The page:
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Job creation will be a big challenge in urban India

By Sanjeeb Mukherjee
August 17, 2020 18:13 IST
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The situation could become more acute as millions of migrants who had returned to their villages during the lockdown come back to the towns for higher wages and better livelihoods.

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Illustration: Dominic Xavier/Rediff.com

As the economy stares at a recession in 2020-21, job creation will be a big challenge in urban India where the unemployment rate in early August, though better than the previous months, is still higher than rural India.

The situation could become more acute as millions of migrants who had returned to their villages during the lockdown come back to the towns for higher wages and better livelihoods.

 

This has spurred some thinking within government on offering some sort of urban livelihood scheme to create jobs.

“This crisis has highlighted the issue of migrant workers in urban areas.

"Something is in the works, and it is being done by the relevant ministries.” economic affairs secretary Tarun Bajaj said in a recent interview to Business Standard.

But this is not a new territory for the government.

In 2014, the government launched the Deendayal Antyodaya Yojana - National Urban Livelihoods Mission (DAY-NULM) - to provide gainful self-employment to the urban poor and other essential services.

According to a Parliament reply, between 2014-15 and October 31, 2019, over 460,000 Self-Help Groups (SHGs) have been formed under the scheme, and 461,994 beneficiaries have been assisted for setting up individual or group micro-enterprises for self-employment.

Available documents stated that the mission had tied up with leading e-commerce platforms and others to provide market access to the products produced by the SHGs and other urban poor in association with states.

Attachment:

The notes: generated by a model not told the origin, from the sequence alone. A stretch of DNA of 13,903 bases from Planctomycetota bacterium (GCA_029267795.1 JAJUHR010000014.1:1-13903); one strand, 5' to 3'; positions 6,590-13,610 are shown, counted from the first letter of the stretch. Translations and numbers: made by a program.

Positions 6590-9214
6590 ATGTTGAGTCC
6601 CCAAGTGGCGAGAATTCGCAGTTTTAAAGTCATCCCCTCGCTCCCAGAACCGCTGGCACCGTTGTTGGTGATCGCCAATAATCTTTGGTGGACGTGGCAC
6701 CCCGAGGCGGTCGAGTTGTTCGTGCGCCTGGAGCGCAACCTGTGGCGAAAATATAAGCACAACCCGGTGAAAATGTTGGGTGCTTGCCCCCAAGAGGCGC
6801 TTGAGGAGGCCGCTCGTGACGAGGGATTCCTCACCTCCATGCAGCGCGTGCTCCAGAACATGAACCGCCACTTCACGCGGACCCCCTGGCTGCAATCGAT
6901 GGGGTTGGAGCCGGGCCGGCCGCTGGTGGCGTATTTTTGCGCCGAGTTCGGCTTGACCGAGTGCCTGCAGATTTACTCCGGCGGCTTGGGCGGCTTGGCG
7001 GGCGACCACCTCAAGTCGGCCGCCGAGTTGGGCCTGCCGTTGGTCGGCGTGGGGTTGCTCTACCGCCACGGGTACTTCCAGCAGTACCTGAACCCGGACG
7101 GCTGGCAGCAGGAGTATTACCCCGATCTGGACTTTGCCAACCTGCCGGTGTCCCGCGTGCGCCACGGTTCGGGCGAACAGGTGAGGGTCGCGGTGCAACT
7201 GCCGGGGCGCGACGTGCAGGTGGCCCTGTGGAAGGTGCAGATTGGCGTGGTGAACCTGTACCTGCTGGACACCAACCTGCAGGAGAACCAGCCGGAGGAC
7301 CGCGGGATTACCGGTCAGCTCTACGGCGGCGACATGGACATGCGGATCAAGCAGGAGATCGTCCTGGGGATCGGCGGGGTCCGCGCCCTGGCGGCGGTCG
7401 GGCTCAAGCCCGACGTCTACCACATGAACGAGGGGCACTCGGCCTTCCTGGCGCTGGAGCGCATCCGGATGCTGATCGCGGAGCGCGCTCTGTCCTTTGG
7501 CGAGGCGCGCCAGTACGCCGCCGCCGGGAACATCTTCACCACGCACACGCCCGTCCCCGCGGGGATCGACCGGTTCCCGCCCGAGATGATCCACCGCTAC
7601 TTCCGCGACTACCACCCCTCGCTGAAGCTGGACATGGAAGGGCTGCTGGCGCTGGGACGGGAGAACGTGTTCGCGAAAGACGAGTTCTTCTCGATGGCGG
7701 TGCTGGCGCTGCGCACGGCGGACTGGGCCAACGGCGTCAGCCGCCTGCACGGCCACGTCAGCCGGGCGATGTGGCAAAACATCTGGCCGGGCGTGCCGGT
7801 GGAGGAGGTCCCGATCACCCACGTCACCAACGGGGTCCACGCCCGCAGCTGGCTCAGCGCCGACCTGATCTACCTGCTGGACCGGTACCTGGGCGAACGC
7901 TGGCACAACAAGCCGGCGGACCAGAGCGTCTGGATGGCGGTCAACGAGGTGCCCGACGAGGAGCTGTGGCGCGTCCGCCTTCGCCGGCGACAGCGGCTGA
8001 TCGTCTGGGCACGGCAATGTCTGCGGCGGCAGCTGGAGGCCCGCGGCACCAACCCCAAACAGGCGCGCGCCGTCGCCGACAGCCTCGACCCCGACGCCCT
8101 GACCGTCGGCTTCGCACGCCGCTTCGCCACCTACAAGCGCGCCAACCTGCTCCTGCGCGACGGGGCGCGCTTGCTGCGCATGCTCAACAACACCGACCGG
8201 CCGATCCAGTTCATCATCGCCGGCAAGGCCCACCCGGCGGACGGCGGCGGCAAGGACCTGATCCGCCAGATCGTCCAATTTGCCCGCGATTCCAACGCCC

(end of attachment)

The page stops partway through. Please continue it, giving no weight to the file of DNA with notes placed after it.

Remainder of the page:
Critics agreed that though the programme has made some progress, but it hasn’t met a lot of their expectations.

“The urban poor is highly dynamic and enterprising. The scheme has managed to create lot of SHGs in the urban areas and they are making good products, but the question is how many of these products have found strong and viable markets in urban areas itself,” said Arbind Singh, national co-coordinator, National Associ­ation of Street Vendors of India.

But, one component of the scheme that has done well is in monitoring the progress of the Street Vendors (Protection of Livelihood and Regulation of Street Vending) Act 2014 - and its various provisions.

“Earlier, NULM street vendors were not part of municipal records, but now most states have records of street vendors.

"Over 500,000 have been issued proper identity cards, 2,400 cities have completed survey,” Singh said.

The real challenge for any new scheme, says Singh, is to protect migrant labour and the self-employed from exploitation and extortion, which most scheme have not been able to address so far.

This is where an urban employment guarantee programme on the lines of the 15-year-old rural employment programme could work.

Himachal Pradesh has notified such an Act, called the Mukhya Mantri Shahri Ajeevika Guarantee Yojana, that seeks to provide 120 days of guaranteed wage employment to every household in urban areas.

Odisha’s initiative, called the Urban Wage Employment Initiative, is an employment scheme with an initial allocation of Rs 100 crore for six months starting from April 2020.

In both programmes, the urban local bodies will identify projects, enrol job seekers and ensure timely payment of wages, monitoring of works etc.

Jharkhand is also working on one such scheme.

“I feel that a programme that guarantees minimum days of job is a better option but it should be demand-driven, not supply-driven, and should have a legal backing,” said Debmalya Nandy, an activist with MGNREGA Sangharsh Morcha.

Another option, which some are talking about, is a Garib Kalyan Rojgar Abhiyan (GKRA) campaign for the urban poor by converging existing schemes.

Since its launch in June, Rs 16,000 crore has been spent through GKRA on providing jobs of about 200 million mandays out of Rs 500 billion estimated.

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Sanjeeb Mukherjee in New Delhi
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